Florida Couple Famous for Over-The-Top Christmas Lights Were Squatting in Home for 15 Years With Fake Deed

Florida Couple Famous for Over-The-Top Christmas Lights Were Squatting in Home for 15 Years With Fake Deed

By Yelena Dzhanova


A Florida couple who got into a city dispute over an elaborate holiday lights display they put on annually at their house had been allegedly squatting in that home for 15 years, investigators said.

Mark and Kathy Hyatt never bought or took out a mortgage on the five-bedroom home, located in Plantation, Florida, that became nationally recognized for its extravagant lights every holiday season, the South Florida Sun-Sentinel reported .

After a nearly seven-month probe, investigators with the Broward Property Appraiser’s Office are seeking nearly $35,000 in back taxes for a homestead exemption that they say should never have been granted in the first place.

Investigators said the Hyatts allegedly put together fake deeds to claim ownership of the home, according to the Sentinel.

The investigation was launched after Kathy contacted the office of Marty Kiar, the county’s property appraiser, late last year, saying she had information about the 2005 deed “resulting in the Hyatts’ unlawful ownership of the subject property,” a memo from an attorney hired by the county said.

She said in a deposition that she and Mark had been looking for a home in the 2000s when they were married and came across the house while driving around the Plantation neighborhood. The house looks “vacant” and “abandoned,” according to Kathy’s deposition, as reported by the Sentinel.

The original owner, former Miami Dolphin Brett Perriman, said he’d sell the house to the Hyatts for $900,000. Perriman and his wife had left the house in 2004, and Mark, a mortgage officer at the time, learned Perriman did not have a valid deed to the house. But an investor had bought the home off Perriman, planning to flip it.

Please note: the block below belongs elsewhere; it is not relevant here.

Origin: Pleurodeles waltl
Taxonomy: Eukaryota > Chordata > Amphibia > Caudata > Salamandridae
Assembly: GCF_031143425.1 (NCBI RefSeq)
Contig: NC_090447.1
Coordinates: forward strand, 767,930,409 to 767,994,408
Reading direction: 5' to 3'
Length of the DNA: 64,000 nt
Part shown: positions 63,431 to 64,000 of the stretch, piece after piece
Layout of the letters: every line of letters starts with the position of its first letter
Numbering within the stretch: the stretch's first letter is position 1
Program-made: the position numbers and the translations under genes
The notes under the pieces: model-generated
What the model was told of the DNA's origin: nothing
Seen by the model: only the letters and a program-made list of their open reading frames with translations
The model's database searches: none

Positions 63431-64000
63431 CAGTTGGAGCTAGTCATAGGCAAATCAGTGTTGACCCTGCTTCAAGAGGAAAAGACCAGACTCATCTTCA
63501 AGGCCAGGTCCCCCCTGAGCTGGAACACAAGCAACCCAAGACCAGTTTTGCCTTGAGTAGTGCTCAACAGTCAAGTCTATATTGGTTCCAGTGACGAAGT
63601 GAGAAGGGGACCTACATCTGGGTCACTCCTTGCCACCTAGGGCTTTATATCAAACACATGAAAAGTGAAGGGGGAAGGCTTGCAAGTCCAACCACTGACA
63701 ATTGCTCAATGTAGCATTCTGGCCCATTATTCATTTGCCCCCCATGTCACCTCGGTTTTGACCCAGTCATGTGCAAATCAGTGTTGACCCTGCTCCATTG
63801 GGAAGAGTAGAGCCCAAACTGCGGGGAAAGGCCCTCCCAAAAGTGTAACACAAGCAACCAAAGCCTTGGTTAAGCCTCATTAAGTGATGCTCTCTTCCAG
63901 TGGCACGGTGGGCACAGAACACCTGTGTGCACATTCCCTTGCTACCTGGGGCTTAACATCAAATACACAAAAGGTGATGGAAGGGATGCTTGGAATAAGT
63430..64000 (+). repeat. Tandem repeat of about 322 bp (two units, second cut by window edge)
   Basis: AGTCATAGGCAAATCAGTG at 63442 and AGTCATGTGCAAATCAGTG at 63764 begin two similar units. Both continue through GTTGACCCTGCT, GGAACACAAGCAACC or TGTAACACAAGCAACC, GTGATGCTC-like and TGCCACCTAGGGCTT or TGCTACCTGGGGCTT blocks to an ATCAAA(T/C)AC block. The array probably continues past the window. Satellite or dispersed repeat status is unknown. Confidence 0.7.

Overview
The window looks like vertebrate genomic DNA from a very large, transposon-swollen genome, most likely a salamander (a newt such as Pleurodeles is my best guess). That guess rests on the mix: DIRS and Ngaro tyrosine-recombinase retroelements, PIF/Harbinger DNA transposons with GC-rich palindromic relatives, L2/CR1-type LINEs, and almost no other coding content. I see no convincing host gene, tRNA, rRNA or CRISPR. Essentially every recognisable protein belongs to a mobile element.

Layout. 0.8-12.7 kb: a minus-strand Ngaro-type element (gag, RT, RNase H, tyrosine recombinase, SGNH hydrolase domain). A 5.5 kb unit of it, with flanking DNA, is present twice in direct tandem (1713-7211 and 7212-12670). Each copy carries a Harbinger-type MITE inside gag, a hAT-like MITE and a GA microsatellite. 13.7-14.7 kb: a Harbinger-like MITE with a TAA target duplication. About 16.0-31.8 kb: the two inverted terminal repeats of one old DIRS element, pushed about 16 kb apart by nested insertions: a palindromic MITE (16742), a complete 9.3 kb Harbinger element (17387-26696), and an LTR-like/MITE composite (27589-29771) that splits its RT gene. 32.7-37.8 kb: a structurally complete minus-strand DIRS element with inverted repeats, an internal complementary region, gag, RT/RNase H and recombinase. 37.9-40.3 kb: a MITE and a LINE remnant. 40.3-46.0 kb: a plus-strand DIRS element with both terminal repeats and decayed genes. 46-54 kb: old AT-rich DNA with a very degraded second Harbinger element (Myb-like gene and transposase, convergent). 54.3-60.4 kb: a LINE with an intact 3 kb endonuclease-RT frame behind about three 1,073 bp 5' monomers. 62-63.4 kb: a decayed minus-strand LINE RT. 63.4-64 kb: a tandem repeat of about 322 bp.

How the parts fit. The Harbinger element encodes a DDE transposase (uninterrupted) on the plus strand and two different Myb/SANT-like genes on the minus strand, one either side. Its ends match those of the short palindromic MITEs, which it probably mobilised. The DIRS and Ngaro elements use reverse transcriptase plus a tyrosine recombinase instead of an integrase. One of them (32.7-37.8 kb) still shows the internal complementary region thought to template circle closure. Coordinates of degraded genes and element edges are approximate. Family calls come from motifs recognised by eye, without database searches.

The couple broke into the home, Kathy reportedly said in her deposition, and created a fake deed using “cut and paste.” Then they changed the locks and threw out the investor’s belongings.

“We never paid any money to occupy,” Kathy said. “We were squatters.”

“Everybody was squatting back then,” she said.

Kathy and Mark evaded questions about the home for years, showing anyone who asked the fake deed Kathy said they had drawn up.

Around Christmas time every year, the house would get decorated with ornate lights and holiday paraphernalia, receiving coverage from national news outlets, as well as falling into contention with the City of Plantation. The City in 2014 sued the Hyatts, saying their elaborate lights could cause an accident due to the amount of traffic it generated, the Sentinel reported.

The Hyatts divorced in 2017, and Mark died in 2020.


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